B-1 cells and naturally occurring antibodies: influencing the immunogenicity of recombinant human therapeutic proteins?
Recombinant human therapeutic proteins are increasingly being used to treat serious and life-threatening diseases like multiple sclerosis, diabetes mellitus, and cancer. An important side effect of these proteins is the development of antidrug antibodies, which can be neutralizing and thus interfere with the efficacy and safety of the drug. Some biophysical properties, for example, aggregation, also can initiate the immunogenic response to human therapeutics. Many other factors including patients’ characteristics may influence this response.Besides induced antibodies, autoantibodies (i.e. naturally occurring antibodies [NAs]) against therapeutic relevant proteins in naïve patients are increasingly being identified. The role of autoreactive B cells and their escape from deletion, production of NAs and their pivotal function in the immune system, the dualistic role of B-1 cells in autoimmunity, and the influence of NAs on disease outcome and their possible impact on the efficacy of human therapeutics will be presented and discussed.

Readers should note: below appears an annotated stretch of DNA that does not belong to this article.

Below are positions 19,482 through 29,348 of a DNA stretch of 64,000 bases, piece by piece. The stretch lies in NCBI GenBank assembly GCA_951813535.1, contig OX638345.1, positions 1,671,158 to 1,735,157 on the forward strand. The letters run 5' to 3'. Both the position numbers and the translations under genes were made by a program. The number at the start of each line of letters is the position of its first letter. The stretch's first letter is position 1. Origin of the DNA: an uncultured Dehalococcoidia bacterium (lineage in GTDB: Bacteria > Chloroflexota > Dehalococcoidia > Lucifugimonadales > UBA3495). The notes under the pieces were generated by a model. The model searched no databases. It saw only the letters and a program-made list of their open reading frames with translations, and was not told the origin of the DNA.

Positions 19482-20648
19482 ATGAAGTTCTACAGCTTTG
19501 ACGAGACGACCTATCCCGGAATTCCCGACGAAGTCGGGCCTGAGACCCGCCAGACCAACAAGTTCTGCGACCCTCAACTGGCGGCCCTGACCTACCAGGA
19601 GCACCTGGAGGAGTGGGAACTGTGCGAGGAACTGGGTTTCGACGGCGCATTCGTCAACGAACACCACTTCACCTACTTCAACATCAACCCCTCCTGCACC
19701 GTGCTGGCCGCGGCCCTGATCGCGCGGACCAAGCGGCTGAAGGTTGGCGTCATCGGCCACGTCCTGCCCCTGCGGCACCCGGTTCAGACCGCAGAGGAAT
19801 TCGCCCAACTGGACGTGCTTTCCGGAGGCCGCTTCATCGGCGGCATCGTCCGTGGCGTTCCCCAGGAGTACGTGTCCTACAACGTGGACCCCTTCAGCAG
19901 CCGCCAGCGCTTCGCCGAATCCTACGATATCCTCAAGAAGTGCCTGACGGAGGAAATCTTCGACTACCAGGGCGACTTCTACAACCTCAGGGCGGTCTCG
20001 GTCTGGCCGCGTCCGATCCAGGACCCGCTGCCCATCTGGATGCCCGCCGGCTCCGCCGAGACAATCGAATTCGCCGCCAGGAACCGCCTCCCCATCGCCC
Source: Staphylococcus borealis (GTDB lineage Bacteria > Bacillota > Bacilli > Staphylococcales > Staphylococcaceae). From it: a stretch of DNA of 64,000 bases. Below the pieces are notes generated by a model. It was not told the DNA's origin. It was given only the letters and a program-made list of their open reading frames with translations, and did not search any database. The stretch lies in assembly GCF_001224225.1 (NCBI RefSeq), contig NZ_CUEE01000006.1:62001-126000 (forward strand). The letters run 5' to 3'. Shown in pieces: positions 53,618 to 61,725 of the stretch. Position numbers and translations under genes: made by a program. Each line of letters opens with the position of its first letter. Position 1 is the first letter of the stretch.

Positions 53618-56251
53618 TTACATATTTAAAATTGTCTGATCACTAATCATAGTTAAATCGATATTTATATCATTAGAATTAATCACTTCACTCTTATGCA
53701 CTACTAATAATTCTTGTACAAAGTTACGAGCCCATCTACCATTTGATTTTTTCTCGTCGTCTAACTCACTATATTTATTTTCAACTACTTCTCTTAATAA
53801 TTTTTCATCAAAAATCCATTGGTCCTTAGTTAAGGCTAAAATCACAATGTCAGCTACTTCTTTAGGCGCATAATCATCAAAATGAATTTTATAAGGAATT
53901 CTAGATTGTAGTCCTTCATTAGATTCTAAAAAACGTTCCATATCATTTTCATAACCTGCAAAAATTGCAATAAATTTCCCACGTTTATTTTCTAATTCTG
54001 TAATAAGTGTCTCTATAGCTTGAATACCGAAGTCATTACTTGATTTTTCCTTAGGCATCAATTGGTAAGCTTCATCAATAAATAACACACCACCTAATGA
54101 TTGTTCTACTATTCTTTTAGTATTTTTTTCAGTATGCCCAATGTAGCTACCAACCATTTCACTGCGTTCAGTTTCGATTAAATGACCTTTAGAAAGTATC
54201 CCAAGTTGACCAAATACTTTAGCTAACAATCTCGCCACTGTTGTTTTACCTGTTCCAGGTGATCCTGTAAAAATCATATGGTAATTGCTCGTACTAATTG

Journal: Current Opinion in Biotechnology - Volume 20, Issue 6, December 2009, Pages 715–721